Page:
Rémi Joseph Isidore Exelmans

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Rémi Joseph Isidore Exelmans

Marshal Rémi Joseph Isidore Exelmans, 1st Comte Exelmans (13 November 1775 – 22 June 1852) was a distinguished French soldier of the Revolutionary and Napoleonic Wars, as well as a political figure of the following period.

His name is inscribed on the southern pillar of the Arc de Triomphe in Paris.

Early career[edit]

Born at Bar-le-Duc, Exelmans entered the French Revolutionary Army at 16, joining the 3rd battalion of Meuse volunteers in 1791. During the War of the First Coalition, he served in the armies of the Moselle and Sambre-et-Meuse, rising through the enlisted ranks to become Sergeant Major by 1796.

He was commissioned a second lieutenant in October 1796, and joined the Army of Italy in 1797 for the invasion of Italy. In 1798, he became aide-de-camp to General Eblé, and in the following year, he was aide-de-camp to General Broussier.[1] He distinguished himself in his first campaign in Italy, and in April 1799 was promoted to the provisional rank of captain in the 16th dragoon regiment. In the same year. In 1801, he was made aide-de-camp to Marshal Joachim Murat, with whom he became close friends.[1]

Aide-de-camp to Marshal Murat[edit]

Exelmans at the action of Wertingen

During the campaigns against the Third and Fourth Coalitions from 1805 to 1807, he served as Murat's aide-de-camp. At the crossing of the Danube, and in the battle of Wertingen he especially distinguished himself. He was appointed to the rank of Colonel two days before the battle of Elchingen, and was made a Brigadier General in May 1807.[1]

Peninsular War, captivity and Naples[edit]

At the start of the Peninsular War in 1808, Exelmans accompanied Marshal Murat to Spain. In June, he was sent to join Marshal Bon-Adrien Jeannot de Moncey's army which was marching to attack Valencia.[1] At this time, the Spanish countryside was rife with rebellion and he was captured by partisans and taken to Valencia.[2] He was handed over to the British and taken to England as a prisoner. Escaping in 1811, he travelled to Naples, where Murat, who was reigning as King, appointed him as his Equerry.[1]

Invasion of Russia[edit]

Exelmans rejoined the Grande Army on the eve of Napoleon's invasion of Russia and was appointed Major in the Grenadiers à Cheval de la Garde Impériale. In the aftermath of the Battle of Borodino, he was promoted to Général de Division and took command of the light cavalry division. Wounded in the Battle of Vilnius, he returned to Paris on convalescent leave.

War of the Sixth Coalition[edit]

Rémi Joseph Isidore Exelmans by Charles-Philippe Larivière

Upon recovering from his wound in 1813, he rejoined the Imperial army in Dresden. He was present at the disastrous defeat at Leipzig, and following the campaign in Germany was made a Grand Officer in the Legion of Honour. With France's enemies closing in, Exelmans fought courageously until the allies occupied Paris and Napoleon abdicated, ending the War of the Sixth Coalition.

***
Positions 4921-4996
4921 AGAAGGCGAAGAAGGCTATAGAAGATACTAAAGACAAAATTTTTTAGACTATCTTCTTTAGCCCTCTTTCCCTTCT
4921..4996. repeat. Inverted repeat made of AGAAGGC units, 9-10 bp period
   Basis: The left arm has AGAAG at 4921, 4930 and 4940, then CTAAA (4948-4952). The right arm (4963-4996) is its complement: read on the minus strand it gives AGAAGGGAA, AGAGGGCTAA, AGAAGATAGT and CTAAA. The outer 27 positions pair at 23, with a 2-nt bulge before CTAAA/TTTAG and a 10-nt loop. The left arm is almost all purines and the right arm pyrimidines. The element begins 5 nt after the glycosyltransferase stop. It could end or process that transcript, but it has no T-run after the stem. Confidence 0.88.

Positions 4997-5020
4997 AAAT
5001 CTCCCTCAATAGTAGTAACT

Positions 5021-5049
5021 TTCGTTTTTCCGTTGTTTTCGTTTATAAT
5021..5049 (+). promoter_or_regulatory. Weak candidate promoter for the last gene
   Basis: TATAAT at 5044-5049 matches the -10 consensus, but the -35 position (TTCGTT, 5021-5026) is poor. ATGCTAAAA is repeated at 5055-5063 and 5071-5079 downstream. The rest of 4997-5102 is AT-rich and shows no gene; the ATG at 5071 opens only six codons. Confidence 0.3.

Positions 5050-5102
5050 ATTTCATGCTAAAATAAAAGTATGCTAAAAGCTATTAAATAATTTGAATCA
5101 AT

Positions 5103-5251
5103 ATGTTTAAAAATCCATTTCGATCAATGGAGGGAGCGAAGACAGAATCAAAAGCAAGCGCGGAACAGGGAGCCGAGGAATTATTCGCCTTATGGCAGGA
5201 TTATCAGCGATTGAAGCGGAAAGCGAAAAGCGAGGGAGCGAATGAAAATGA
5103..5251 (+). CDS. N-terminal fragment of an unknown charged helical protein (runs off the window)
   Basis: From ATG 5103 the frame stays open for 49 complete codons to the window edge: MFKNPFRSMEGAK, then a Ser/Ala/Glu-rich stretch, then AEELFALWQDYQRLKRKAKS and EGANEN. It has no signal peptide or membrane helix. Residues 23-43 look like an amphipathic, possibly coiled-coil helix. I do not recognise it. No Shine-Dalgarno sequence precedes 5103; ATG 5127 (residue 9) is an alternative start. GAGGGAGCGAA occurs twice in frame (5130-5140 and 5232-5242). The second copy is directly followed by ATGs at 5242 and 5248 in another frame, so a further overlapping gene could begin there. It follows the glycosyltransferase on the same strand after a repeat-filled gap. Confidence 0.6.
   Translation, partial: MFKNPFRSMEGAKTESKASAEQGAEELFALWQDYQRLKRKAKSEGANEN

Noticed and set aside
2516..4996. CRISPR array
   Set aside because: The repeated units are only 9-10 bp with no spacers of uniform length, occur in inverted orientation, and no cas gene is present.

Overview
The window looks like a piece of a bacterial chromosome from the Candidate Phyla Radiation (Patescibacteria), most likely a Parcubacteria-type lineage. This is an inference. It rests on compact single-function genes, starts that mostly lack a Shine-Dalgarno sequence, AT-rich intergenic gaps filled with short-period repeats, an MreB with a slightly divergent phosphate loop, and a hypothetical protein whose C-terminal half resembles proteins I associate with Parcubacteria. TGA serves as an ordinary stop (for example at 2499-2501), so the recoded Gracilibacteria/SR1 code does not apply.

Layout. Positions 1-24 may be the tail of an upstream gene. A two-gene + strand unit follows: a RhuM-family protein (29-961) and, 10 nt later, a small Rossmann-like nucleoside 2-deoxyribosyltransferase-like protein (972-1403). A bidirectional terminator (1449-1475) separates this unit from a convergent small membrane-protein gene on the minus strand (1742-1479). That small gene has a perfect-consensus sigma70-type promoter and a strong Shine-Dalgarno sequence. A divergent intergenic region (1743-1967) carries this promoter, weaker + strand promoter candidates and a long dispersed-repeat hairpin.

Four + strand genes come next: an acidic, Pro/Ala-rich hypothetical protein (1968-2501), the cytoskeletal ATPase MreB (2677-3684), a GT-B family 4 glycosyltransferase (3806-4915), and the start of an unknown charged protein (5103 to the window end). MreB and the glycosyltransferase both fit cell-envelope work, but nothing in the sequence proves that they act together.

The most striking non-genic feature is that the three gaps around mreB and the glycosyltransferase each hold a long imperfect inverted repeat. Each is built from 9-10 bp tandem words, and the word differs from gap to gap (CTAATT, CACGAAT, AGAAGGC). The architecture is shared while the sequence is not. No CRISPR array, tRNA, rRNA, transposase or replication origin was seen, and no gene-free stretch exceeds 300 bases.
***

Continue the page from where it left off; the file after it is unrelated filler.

Hundred Days[edit]

When the Bourbons were restored, Exelmans was made Inspector General and a knight of St Louis. In January 1815, he was tried on accusations of having treasonable relations with Murat, but was acquitted.[1]

Upon Napoleon's return from Elba in the Hundred Days, Exelmans was temporarily made a Peer of France, and was placed in command of the II Cavalry Corps, consisting of Major General Strolz's 9th Cavalry Division and Major General Chastel's 10th Cavalry Division. During the Waterloo Campaign, the corps fought in the battles of Ligny and Wavre.[1] In the final operations around Paris, he won distinction on 1 July at the Battle of Rocquencourt, where units under his command isolated and destroyed an advanced Prussian hussar brigade under the command of Colonel von Sohr.[1]

Restoration, July Monarchy, and Second Republic[edit]

After Napoleon's final defeat and the Bourbons were once again restored, the Royal Decree of 24 July, 1815 named Exelmans and 56 other Generals who had sworn allegiance to the king and then joined Napoleon upon his return were to be tried for a variety of charges, including treason. Exelmans fled to the Netherlands, where he lived in exile until 1819, when he was granted amnesty and returned to France. In 1828, he was appointed inspector-general of cavalry.[1]

In the Revolution of 1848, Exelmans was one of the supporters of Louis Napoléon. In recognition of his loyalty to the Bonapartes, he was awarded the Grand Cross of the Legion of Honour and was made Grand Chancellor of the order in 1849. In 1851, he was elevated to the rank of Marshal of France. His death in 1852 was the result of a fall from his horse.[1]

Notes[edit]

  1. ^ a b c d e f g h i j Chisholm 1911, p. 64.
  2. ^ Oman 2010, p. 133.

References[edit]

Attribution

Further reading[edit]